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Hong Kong Business Investment Visas – the Catch 22 for Foreign National Entrepreneurs

April 20th, 2012

Posted in Investment Visas, Musing, The Hong Kong Visa Geeza /


 

 

There are 2 pathways you can follow to apply for a business investment visa for Hong Kong.

1. You can be in Hong Kong as either as resident or a visitor seeking to adjust your immigration status to join in an existing, or establish a new, business; or

2. You can apply prospectively for an investment visa before you ever set foot in the HKSAR (in a manner of speaking).

Both pathways are ‘do-able’ although each carry peculiarities in the process to approval – and have advantages and disadvantages – which I do not propose to discuss in this post.

I’ll cover these in detail elsewhere in this Blog.

The Catch 22, ever present in all investment visa application submitted ‘in country’ refers to pathway 1.

It goes like this:

- You cannot join in a business until the consent of the HKID is secured.

- You can’t secure the consent of the HKID without showing contribution to Hong Kong.

- You can’t show contribution to Hong Kong without joining in a business

- You cannot join in a business until the consent of the HKID is secured!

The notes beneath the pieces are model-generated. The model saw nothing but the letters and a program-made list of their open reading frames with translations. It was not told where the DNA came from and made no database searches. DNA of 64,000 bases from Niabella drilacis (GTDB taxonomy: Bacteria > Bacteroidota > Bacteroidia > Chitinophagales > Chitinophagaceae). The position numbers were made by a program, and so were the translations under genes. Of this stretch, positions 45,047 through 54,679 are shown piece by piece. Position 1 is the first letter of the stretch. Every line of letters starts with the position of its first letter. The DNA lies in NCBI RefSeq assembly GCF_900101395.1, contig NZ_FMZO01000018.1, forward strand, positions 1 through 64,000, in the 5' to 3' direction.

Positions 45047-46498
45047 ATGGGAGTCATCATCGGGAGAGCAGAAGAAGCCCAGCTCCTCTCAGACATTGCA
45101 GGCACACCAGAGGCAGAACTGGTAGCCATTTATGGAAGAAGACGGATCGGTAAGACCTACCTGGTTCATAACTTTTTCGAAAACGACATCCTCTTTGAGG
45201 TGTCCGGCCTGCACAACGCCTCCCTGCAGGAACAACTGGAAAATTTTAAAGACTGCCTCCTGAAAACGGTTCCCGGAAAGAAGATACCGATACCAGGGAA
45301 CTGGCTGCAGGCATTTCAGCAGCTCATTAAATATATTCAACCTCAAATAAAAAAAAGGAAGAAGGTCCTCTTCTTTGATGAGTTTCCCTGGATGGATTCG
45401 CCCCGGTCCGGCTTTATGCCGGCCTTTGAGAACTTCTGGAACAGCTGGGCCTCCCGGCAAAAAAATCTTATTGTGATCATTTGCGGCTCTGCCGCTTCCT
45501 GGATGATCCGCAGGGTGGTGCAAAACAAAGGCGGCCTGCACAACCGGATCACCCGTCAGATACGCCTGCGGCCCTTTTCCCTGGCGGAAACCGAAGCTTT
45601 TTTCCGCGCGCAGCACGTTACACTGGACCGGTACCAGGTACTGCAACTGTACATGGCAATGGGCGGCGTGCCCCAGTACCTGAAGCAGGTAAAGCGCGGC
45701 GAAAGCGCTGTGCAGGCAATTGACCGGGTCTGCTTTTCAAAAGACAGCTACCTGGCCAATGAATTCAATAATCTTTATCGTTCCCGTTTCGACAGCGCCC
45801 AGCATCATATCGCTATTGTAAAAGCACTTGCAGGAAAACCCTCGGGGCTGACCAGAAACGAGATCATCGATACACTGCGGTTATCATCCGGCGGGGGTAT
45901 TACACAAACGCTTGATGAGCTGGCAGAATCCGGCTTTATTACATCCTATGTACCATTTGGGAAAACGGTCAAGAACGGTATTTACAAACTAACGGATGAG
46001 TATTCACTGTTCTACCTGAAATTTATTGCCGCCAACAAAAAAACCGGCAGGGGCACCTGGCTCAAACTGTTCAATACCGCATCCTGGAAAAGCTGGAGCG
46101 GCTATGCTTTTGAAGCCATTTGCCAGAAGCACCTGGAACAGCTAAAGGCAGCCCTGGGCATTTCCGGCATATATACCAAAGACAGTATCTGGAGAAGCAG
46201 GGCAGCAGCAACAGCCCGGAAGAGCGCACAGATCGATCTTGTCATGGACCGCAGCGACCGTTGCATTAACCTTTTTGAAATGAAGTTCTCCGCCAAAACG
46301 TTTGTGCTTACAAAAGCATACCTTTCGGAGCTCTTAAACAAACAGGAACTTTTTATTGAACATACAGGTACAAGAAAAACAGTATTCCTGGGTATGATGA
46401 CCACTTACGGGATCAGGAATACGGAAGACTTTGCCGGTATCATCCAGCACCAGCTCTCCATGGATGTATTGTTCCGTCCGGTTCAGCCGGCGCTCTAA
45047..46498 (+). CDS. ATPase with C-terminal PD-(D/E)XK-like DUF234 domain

This effectively means that the requirements of the Hong Kong Immigration Department to demonstrate your ability to satisfy the investment visa approvability test effectively anticipate you’ll be engaging in activity in your business that is not covered by your current immigration status – as you have not yet been issued your investment visa!

The Immigration Department is very well aware of this conundrum and are pragmatic in their work around.

In essence, if you have made an application for a business investment visa they will close their eyes to the technical breach of conditions of stay inherent in running a new business prior to having your business investor visa approved.

The risk lies in not having an application in the system.

So in order to protect yourself from the risk of prosecution, you need to empower the HKID to take an early view of your activities and apply for your business investment visa right at the very outset, of your commercial endeavours, not later on after ‘it’s all moving forward’.

More Stuff to Help You Along

Hong Kong investment visas – what’s involved?

Is it better to apply for your visa before or after you have arrived in Hong Kong?

How to ensure you are not breaking the law by operating a business as a visitor in Hong Kong?

The reality behind the Hong Kong Immigration Department’s stated ’4 weeks’ case consideration time frame

The challenge of visa approvability for freelance writers and reporters in Hong Kong

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The Hong Kong Visa Geeza (a.k.a Stephen Barnes) is a co-founder of the Hong Kong Visa Centre and author of the Hong Kong Visa Handbook. A law graduate of the London School of Economics, Stephen has been practicing Hong Kong immigration since 1993 and is widely acknowledged as the leading authority on business immigration matters here for the last 24 years.

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